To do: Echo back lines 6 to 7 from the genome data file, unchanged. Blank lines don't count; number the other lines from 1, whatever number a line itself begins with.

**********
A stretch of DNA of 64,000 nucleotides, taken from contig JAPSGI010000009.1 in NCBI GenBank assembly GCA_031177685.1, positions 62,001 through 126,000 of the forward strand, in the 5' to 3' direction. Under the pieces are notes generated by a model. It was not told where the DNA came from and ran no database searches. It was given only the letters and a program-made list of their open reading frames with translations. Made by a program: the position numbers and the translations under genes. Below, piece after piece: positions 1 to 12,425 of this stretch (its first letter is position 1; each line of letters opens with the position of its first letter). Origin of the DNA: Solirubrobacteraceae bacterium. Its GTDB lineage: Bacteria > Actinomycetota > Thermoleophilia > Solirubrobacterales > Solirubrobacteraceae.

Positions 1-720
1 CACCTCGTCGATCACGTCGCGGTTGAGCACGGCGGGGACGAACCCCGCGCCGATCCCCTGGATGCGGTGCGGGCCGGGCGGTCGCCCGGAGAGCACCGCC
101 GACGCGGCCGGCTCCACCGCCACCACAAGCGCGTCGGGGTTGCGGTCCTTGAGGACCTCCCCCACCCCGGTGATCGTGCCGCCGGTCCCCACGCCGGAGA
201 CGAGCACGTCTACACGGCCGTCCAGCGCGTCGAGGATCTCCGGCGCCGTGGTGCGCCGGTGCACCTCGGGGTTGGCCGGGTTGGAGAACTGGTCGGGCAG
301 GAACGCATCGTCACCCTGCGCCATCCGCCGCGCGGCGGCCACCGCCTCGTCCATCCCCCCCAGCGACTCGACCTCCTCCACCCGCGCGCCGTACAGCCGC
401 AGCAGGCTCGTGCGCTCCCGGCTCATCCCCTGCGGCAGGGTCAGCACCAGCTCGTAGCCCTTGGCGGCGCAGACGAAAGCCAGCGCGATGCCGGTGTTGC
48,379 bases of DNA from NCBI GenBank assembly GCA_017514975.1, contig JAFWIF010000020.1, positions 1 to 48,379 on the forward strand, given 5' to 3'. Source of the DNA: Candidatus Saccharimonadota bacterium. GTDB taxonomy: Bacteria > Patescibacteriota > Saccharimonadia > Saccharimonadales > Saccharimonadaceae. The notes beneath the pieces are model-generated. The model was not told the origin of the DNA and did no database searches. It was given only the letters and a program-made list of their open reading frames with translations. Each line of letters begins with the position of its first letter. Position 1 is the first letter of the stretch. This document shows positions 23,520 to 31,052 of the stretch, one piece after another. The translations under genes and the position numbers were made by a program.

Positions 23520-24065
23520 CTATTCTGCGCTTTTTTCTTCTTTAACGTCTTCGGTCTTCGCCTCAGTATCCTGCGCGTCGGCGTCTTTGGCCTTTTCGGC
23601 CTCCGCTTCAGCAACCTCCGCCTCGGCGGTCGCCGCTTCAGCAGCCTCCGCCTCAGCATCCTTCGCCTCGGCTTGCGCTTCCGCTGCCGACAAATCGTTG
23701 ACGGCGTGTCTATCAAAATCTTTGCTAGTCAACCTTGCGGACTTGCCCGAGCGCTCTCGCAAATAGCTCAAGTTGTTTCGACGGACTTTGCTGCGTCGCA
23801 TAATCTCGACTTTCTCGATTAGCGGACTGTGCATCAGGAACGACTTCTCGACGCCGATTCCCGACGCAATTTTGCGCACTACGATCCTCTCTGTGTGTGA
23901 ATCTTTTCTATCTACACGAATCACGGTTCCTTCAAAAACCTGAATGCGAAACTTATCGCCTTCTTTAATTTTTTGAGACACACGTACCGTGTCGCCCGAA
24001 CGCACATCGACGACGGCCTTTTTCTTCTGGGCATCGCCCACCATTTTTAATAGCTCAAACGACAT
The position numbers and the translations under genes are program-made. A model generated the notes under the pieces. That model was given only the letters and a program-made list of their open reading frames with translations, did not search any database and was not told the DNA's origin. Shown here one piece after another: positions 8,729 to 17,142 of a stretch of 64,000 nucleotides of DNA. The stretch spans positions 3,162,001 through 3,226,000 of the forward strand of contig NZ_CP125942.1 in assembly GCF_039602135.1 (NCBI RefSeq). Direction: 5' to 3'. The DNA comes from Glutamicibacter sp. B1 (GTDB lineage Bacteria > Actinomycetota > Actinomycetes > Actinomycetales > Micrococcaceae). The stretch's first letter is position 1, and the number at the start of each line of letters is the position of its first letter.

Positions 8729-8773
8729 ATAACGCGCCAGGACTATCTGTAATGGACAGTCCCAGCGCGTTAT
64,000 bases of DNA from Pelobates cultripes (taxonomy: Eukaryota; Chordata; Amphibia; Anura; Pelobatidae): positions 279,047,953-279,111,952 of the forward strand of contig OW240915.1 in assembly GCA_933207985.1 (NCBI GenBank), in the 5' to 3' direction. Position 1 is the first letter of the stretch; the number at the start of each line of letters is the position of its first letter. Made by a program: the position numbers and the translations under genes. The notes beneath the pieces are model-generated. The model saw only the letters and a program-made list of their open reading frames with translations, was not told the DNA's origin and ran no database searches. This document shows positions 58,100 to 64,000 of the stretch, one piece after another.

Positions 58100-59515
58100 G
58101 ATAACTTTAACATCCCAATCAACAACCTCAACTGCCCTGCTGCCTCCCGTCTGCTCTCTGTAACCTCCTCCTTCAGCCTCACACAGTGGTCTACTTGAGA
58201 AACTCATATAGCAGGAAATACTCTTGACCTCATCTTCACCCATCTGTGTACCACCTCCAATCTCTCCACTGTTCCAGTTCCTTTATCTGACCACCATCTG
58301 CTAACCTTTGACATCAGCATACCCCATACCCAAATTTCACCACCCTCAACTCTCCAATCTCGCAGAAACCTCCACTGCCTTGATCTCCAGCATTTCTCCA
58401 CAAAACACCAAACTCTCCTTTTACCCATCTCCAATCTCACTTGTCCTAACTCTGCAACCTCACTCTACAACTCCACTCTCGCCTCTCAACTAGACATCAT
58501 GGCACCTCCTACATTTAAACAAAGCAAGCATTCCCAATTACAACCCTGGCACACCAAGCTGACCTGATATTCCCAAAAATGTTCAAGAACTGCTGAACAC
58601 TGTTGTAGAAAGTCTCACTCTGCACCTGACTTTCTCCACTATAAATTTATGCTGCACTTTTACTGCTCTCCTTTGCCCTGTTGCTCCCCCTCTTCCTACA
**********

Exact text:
301 GAACGCATCGTCACCCTGCGCCATCCGCCGCGCGGCGGCCACCGCCTCGTCCATCCCCCCCAGCGACTCGACCTCCTCCACCCGCGCGCCGTACAGCCGC
401 AGCAGGCTCGTGCGCTCCCGGCTCATCCCCTGCGGCAGGGTCAGCACCAGCTCGTAGCCCTTGGCGGCGCAGACGAAAGCCAGCGCGATGCCGGTGTTGC